Asian American & Pacific Islander Heritage Month
Throughout the month of May, we are going to recognize the contributions and sacrifices of the AAPI community by highlighting a few exceptional members of this group and sharing their amazing accomplishments with our audience through the AtEase magazine and our social media.
The AAPI community includes approximately 50 ethnic groups from 40 countries on the continent of Asia and the Pacific Islands of Polynesia, Melanesia, and Micronesia. Starting as early as The War of 1812, this group has contributed meaningfully to our military history. Despite suffering discrimination and segregation at the hands of our federal government, this community of individuals has stepped forward to serve our country time and again. As of 2020, there were 17,440 people of AAPI heritage serving in the US Air Force. This means, more than 5 out of every 100 Airmen are Asian American or Pacific Islanders.1
The Medal of Honor is the highest distinction one can receive when serving in any branch of the United States military. This medal has been awarded to 33 Asian Americans and Pacific Islanders spanning multiple wars and decades.2
One such individual is Daniel Inouye, who served in the US Army during WWII and then went on to serve as a United States Congressman for 53 years. His story is the first highlight in our AAPI series for the month of May.
Lieutenant Daniel K. Inouye served in the US Army during WWII and as a United States Congressman for 53 years.
On December 7, 1941, 17-year-old Daniel Inouye witnessed the bombing of Pearl Harbor. Already a volunteer for the Red Cross, he immediately sprang into action and began administering aid where he could.2 This experience impacted him so profoundly, he decided to join the Armed Forces. Unfortunately, he was unable to enlist due to discrimination levied against so many Japanese Americans at the time. The federal government imprisoned roughly 120,000 individuals of Japanese heritage during WWII due to unfounded fears of espionage.3
Although this treatment may have discouraged many, Daniel and others like him went on to petition the government to allow Japanese Americans to serve. This action resulted in a reversal of the decision and the creation of several Japanese American battalions. Daniel Inouye, a student of medicine at the University of Hawai'i, abandoned his studies to join the fight for freedom. He was assigned to the 442 Regimental Combat Team and departed for training in March of 1943.2 This selfless and brave act was the first of many and would prove Inouye to be an asset in the fight against fascism.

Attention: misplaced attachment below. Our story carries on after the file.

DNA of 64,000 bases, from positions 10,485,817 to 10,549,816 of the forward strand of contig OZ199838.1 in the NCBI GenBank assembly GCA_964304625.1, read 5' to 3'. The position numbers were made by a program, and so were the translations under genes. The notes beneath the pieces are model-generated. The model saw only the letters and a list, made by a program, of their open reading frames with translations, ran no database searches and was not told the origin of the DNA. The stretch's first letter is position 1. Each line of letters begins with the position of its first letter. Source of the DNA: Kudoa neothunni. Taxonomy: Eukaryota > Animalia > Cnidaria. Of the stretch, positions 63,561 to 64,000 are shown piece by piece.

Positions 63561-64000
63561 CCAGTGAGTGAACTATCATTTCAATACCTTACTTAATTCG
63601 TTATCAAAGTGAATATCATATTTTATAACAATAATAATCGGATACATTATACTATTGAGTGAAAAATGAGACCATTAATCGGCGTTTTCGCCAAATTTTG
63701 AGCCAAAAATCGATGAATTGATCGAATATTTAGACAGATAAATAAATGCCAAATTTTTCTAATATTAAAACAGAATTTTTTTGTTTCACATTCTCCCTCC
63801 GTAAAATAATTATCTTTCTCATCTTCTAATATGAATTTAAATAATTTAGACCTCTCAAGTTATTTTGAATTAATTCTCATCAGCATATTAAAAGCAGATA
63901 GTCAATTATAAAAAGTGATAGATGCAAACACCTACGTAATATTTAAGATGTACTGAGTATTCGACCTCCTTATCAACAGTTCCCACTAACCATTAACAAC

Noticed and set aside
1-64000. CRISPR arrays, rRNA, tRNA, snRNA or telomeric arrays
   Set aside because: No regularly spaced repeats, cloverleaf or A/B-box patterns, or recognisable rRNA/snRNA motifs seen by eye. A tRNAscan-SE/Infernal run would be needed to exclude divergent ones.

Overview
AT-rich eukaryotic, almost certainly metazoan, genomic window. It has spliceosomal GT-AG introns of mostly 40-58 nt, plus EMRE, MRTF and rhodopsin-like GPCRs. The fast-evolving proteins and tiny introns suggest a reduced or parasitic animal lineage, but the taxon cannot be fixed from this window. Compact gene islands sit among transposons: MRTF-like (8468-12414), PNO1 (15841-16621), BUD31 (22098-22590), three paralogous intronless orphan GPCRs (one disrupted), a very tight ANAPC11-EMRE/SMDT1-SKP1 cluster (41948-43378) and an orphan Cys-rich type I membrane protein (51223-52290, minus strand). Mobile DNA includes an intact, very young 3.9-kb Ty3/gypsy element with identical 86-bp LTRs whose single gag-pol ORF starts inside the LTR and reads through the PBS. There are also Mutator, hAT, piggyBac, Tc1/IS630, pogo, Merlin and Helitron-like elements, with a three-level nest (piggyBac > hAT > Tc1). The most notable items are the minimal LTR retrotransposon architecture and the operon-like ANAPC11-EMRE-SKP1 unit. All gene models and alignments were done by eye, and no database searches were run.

Daniel fought in WWII until he sustained an injury so severe his arm had to be amputated. After returning to the States and with his hopes of becoming a surgeon ruined- Daniel enrolled in college and eventually obtained his law degree. Daniel was elected as one of Hawaii's first delegates in the US House of Representatives and went on to serve a total of 53 years in the United States Congress.
Daniel Inouye's legacy paved the way for future AAPI individuals. He was the first Japanese American to serve in Congress and consistently fought against racial injustice and discrimination. His story is truly an example of overcoming adversity and exemplifies the American Dream.
Daniel K. Inouye is our first spotlight for the month, but we have several LOCAL SPOTLIGHTS we want to share with you throughout the month of May! Each Wednesday during the month, keep an eye out on our social media - and add this page your bookmarks - for the next individual's story!
BUT FRST! Join us for a special story time collab at the RAF Lakenheath Liberty Library on May 9th. We will be celebrating and recognizing both Asian American and Pacific Islander Heritage with hand-picked stories to share with you and your littles.
A1C Shaely Rose Dela Cruz
Cultural Background: Hawaiian
Tell us about something from your culture that you wish was more widely known/practiced: "Something I wish was more widely known/practiced from my culture was the language. Hawaiian language is so beautiful. At one point it was banned in schools and the language slowly died. It has, though, been coming back and it's been thriving. I hope more people will learn my language."